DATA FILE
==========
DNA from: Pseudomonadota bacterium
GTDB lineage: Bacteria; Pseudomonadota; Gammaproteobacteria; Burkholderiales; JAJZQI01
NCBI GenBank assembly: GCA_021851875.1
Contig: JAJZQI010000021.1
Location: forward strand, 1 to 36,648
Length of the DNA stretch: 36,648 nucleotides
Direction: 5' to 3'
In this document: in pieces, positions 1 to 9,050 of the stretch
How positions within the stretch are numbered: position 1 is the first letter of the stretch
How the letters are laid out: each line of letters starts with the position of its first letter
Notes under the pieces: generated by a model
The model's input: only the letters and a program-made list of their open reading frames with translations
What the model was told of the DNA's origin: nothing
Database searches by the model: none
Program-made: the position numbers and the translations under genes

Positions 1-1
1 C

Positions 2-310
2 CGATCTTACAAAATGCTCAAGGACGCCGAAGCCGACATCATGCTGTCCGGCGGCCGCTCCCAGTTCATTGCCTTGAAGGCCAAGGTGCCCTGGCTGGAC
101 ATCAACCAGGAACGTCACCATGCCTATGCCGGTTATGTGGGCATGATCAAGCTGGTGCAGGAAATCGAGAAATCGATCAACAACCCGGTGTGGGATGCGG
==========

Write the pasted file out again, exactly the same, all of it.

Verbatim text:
DNA from: Pseudomonadota bacterium
GTDB lineage: Bacteria; Pseudomonadota; Gammaproteobacteria; Burkholderiales; JAJZQI01
NCBI GenBank assembly: GCA_021851875.1
Contig: JAJZQI010000021.1
Location: forward strand, 1 to 36,648
Length of the DNA stretch: 36,648 nucleotides
Direction: 5' to 3'
In this document: in pieces, positions 1 to 9,050 of the stretch
How positions within the stretch are numbered: position 1 is the first letter of the stretch
How the letters are laid out: each line of letters starts with the position of its first letter
Notes under the pieces: generated by a model
The model's input: only the letters and a program-made list of their open reading frames with translations
What the model was told of the DNA's origin: nothing
Database searches by the model: none
Program-made: the position numbers and the translations under genes

Positions 1-1
1 C

Positions 2-310
2 CGATCTTACAAAATGCTCAAGGACGCCGAAGCCGACATCATGCTGTCCGGCGGCCGCTCCCAGTTCATTGCCTTGAAGGCCAAGGTGCCCTGGCTGGAC
101 ATCAACCAGGAACGTCACCATGCCTATGCCGGTTATGTGGGCATGATCAAGCTGGTGCAGGAAATCGAGAAATCGATCAACAACCCGGTGTGGGATGCGG